Living up to the legend 

Published: 17/02/2011 05:00



A Vietnamese professor argues that it’s high time Vietnam gets serious about the preservation of its cultural relics

A procession during the Giong Festival in Phu Dong Village in Hanoi. The festival was recognized as a World Heritage last year.

Vietnam now boasts 13 sites recognized by the United Nations Educational, Scientific and Cultural Organization (UNESCO) as World Heritages.

In 2010 alone, three new entries joined the list: the Thang Long Emperor Citadel, 82 steles engraved with the names of ancient doctorate-holders at Hanoi’s Temple of Literature and First National University, and the Giong Festival.

Professor Pham Mai Hung, vice chairman of the Vietnam Heritage and Culture Association, warns Vietnam not to rest on its laurels and get to work preserving its treasures before they’re gone.

Thanh Nien Weekly: What do these honorifics mean for Vietnam?

Pham Mai Hung: Getting recognition for both tangible and intangible heritages has contributed to the promotion of Vietnam’s cultural assets to the world. We have the right to be proud of international recognition. In economic terms, heritage sites provide a wonderful draw for tourists who contribute to state and local economies.

Everyone benefits. World heritage sites also serve as diplomatic envoys, of sorts. When heritages are recognized, they attract political, diplomatic, cultural, and economic benefits.

Are we focusing too much on winning international recognition for our cultural heritage?

In general, attracting that recognition is a necessary first step. But getting that recognition is not easy. We shouldn’t hasten to submit everything for recognition, especially when these sites are not in good condition. It is costly and a waste of time.

Some argue that we should let heritages shine by themselves, and international recognition is unnecessary. I can’t say I agree with this camp; it’s an extreme view. Every country has its treasures, but some effort must be made to let people know about them—especially if you want the whole world to know about them.

Can Vietnam handle the added responsibility that the recognition of these 13 sites carries?

Vietnam should be proud of the recognition it has won for its heritage sites, but that recognition requires greater efforts in the area of historical preservation— and preservation isn’t easy. This isn’t just a job for the government. Everyone has to make an effort.

So far we’ve been too preoccupied with the honor these recognitions bring. We should start to think about the weight of our new responsibility. UNESCO has threatened to take some of these heritage sites off their list if more effort isn’t made to preserve them. Ha Long Bay in Quang Ninh Province is an example.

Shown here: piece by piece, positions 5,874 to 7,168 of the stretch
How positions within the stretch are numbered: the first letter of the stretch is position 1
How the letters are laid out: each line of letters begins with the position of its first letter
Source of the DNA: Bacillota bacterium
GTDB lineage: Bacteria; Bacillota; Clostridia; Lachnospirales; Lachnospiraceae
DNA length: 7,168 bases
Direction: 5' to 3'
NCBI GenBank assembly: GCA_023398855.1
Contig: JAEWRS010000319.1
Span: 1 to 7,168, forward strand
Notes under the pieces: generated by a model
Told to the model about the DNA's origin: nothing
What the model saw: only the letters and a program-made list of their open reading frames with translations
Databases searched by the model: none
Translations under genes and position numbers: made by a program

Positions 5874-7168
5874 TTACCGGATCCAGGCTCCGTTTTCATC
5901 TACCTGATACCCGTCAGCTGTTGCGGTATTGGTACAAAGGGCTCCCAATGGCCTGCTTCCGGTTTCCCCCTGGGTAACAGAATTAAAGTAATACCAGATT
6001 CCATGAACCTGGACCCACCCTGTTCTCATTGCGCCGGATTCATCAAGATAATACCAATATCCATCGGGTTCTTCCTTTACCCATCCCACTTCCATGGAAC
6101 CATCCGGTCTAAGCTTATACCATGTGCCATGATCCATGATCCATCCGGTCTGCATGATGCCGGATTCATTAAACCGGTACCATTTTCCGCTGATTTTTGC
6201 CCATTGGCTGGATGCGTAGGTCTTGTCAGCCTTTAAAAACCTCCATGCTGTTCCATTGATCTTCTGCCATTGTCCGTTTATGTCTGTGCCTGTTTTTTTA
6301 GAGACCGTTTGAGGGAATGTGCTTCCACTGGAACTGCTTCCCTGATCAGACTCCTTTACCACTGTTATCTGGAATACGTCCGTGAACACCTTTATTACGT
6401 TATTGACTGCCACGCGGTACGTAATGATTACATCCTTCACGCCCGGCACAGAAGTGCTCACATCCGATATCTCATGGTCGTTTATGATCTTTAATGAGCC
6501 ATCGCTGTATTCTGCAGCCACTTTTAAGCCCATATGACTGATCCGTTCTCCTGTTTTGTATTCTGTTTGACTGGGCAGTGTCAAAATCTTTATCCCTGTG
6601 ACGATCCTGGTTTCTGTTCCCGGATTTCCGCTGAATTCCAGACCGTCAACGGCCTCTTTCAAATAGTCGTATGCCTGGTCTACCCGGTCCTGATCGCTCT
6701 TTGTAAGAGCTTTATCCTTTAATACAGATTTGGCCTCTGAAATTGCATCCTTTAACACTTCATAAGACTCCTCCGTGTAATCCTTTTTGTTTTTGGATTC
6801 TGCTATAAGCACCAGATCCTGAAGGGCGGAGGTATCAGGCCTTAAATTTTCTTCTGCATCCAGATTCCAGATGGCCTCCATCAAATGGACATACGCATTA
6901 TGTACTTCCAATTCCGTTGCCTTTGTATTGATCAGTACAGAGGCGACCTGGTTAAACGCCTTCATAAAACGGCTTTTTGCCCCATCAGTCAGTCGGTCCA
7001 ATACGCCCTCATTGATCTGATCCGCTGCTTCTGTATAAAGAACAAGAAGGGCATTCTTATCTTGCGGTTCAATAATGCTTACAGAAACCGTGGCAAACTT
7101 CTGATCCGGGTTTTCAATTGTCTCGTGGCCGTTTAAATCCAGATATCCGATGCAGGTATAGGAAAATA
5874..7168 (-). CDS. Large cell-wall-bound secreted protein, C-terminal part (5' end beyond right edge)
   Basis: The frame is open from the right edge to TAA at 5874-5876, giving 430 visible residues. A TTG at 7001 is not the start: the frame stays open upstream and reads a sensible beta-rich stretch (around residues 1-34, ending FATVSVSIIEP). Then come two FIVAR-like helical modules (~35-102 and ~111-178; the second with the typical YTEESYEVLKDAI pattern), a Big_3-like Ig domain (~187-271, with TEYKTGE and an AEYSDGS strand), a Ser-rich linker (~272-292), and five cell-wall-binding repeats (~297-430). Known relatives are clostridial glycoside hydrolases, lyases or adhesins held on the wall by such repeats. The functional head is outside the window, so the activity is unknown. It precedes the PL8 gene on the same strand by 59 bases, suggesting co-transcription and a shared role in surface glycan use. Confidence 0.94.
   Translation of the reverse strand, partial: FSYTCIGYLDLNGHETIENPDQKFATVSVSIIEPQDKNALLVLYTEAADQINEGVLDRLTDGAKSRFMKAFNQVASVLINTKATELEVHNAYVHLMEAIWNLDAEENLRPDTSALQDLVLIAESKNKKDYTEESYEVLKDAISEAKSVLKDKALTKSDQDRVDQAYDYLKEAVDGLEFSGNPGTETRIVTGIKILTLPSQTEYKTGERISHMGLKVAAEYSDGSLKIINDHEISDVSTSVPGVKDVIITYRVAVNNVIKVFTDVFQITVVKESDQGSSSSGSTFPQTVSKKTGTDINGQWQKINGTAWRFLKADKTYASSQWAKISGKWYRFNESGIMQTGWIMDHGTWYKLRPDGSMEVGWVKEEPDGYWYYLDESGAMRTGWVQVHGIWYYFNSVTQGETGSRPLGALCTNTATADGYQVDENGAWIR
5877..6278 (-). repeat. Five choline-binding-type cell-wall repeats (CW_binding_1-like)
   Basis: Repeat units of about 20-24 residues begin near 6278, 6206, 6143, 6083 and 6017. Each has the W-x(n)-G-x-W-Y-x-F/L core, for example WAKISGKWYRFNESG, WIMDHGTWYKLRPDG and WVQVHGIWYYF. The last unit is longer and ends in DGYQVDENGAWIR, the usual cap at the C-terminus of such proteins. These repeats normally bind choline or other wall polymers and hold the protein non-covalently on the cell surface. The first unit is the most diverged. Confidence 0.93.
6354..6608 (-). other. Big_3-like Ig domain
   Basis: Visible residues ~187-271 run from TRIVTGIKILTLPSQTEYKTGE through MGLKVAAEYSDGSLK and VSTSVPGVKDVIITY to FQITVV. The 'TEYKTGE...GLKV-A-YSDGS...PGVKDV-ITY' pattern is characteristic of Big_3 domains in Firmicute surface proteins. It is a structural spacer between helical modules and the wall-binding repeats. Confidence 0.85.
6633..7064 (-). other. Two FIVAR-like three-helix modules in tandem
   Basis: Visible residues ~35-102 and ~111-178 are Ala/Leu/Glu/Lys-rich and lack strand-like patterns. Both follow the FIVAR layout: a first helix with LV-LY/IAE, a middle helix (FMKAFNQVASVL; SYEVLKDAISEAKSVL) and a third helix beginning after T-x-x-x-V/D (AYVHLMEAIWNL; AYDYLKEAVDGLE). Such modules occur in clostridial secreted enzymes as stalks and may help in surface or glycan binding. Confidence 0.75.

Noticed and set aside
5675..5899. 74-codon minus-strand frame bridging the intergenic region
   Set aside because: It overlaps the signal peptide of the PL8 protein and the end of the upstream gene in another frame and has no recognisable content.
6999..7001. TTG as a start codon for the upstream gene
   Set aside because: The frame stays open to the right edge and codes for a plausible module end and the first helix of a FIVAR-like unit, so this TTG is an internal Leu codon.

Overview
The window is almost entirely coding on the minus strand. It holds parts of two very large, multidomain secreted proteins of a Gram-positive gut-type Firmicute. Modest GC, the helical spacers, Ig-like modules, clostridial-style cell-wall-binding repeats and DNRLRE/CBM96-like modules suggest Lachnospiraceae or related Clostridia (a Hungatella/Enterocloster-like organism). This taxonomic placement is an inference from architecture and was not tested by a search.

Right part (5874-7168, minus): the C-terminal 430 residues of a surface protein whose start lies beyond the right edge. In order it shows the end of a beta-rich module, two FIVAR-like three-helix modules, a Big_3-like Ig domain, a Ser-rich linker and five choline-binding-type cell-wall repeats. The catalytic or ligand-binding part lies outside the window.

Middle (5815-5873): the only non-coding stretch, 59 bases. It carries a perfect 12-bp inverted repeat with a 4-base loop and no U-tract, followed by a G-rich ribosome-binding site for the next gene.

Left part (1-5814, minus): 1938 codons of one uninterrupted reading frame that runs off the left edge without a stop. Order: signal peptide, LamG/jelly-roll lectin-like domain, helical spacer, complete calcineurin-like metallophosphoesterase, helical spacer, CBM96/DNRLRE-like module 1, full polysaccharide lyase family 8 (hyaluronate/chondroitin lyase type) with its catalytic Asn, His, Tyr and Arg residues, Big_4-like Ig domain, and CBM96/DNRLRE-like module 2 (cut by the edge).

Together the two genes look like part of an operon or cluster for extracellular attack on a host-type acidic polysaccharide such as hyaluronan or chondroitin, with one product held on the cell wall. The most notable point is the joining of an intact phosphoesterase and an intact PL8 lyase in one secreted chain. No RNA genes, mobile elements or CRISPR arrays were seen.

We have the money to preserve these sites, but we have to use that money in a productive and rational way.

Some sites, which have not yet been recognized as “world heritages” are worth visiting and being proud of. Duong Lam ancient village in Hanoi is a prime example.

The preservation and development of heritage sites is no easy task. Relics excavated at the Thang Long Citadel are in danger of being ruined by the elements. Many ancient carvings have washed away in the rain and wind. We will contribute to the destruction of the things we intend to preserve if we aren’t careful.

Has the international recognition improved heritage preservation in Vietnam?

Obviously, the preservation of a given site improves after it wins international recognition. After the Thang Long Citadel received international recognition [in October 2010], we had sufficient legal basis to demand a more significant preservation effort. Our constitution features a regulation on heritage preservation, and we also have the heritage law issued in 2001. We have applied advanced technology to our efforts and begun training heritage preservation specialists.

What is the biggest challenge we face in preserving our heritage?

For me, the biggest challenge in heritage preservation is to minimize the environmental impacts. This is difficult, given our country’s natural conditions of high humidity and high temperatures. For the preservation of outdoor archaeological heritages like the Thang Long Citadel, several measures have to be taken to limit the impact of the natural environment. At the same time, it is necessary to improve the community’s awareness of the importance and relevance of heritage preservation, and make the best use of international support in doing it.

Reported by Bao Van

Provide by Vietnam Travel

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